Depressing? Yes; but here's my theory:

Famous men who have publicly attacked the Catholic Church or Christian beliefs are more likely to be caught in sexual scandals.

Obviously this is a theorem and the converse does not have to be true to be a valid theorem. Roy Moore is almost assuredly a serial power-abuser and he seems to at least have the veneer of Christian piety. And of course you have the many televangelists which you can add to the list of bad male actors, along with high profile priest scandals like Thomas Euteneuer and John Corapi, although the main scandal for these priests was the violation of a vow of chastity and seemingly not unwanted advances or rape.

I have several reasons to propose this theorem, and the first of them is theoretical yet fairly obvious. The Catholic Church teaches the highest standards of sexual morality in the world, and most of the traditional Protestant churches agree with 95% of the its teachings. People mad at the church are usually mad because of these teachings—along with the prohibition against abortion, many times related to fornication and infidelity—and not because the church condemns stealing, bearing false witness, or monophysitism.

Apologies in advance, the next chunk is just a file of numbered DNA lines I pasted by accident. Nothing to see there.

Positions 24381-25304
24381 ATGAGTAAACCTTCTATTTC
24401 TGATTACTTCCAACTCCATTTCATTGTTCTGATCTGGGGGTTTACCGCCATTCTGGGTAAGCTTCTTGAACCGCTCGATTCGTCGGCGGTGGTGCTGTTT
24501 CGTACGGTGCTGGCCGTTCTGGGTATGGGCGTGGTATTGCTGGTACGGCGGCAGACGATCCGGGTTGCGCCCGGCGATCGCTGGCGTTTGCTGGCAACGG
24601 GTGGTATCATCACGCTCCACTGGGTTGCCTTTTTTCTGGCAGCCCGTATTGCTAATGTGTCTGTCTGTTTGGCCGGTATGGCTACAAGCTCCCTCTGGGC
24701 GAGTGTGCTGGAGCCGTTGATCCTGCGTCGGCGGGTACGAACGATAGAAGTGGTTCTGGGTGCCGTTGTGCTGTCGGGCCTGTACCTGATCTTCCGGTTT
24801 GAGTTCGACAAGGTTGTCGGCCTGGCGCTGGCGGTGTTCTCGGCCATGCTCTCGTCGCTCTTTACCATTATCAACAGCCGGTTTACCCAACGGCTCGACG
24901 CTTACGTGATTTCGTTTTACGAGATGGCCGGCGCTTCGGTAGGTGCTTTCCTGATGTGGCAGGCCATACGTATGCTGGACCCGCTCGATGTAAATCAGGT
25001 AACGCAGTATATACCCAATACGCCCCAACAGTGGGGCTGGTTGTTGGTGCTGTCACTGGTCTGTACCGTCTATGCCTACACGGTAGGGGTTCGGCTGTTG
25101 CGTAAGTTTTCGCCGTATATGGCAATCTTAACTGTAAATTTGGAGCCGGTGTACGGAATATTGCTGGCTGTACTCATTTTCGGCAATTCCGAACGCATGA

Back in the late nineties I was working in an office which coincidentally employed a lot of other Catholics. I had a conversation with an atheist colleague that went like this:

Pauli: You say you are an atheist in the tradition of the famous philosopher John Hume, so what do you think of all the Catholics you are working with now?
Friend: I actually like religious people, and I'll even say they are much easier to get along with than other atheists.
Pauli: Well, you're a really honest atheist. But you were raised Catholic; why have you left the Church?
Friend: The reason I left the Church is because I don't want to follow the rules about premarital sex.
Pauli: You are the most honest atheist I ever met.

Moses came down the mountain and said "I have good news and bad news. Good news: I talked Him down to Ten. Bad news: Adultery still stands."

The empirical reason I am proposing this theory is because of my familiarity with William Donohue and the Catholic League for Religious and Civil Rights. Long time readers of this blog know that I am a big fan of Bill Donohue and have rare disagreements with his take on political and cultural matters. I began noticing several weeks ago that many of the names of Hollywood men being accused of sexual misconduct were former subjects of Catholic League press releases. Here is a list for starters:
  1. Louis C. K.
  2. Harvey Weinstein
  3. Bob Weinstein (yes, he's Harvey's brother)
  4. Al Franken (Donohue has also praised Franken when he was deserving of it.)
  5. Leon Wieseltier
  6. Michael Oreskes
  7. Ben Affleck
  8. Oliver Stone
  9. Kevin Hart
  10. Kevin Spacey
  11. John Edwards
Another person I thought had been taken on by the Catholic League but who did not show up in my search on their site is Joss Whedon. Donohue has not taken on Whedon whose ex-wife recently penned an excoriating account of his serial affairs while married. What I might have been remembering was Bishop Robert Barron's criticism. Bishop Barron did take on Whedon's philosophical atheism and noted his penchant for "on many occasions, signal[ing] his particular dissatisfaction with the Catholic Church."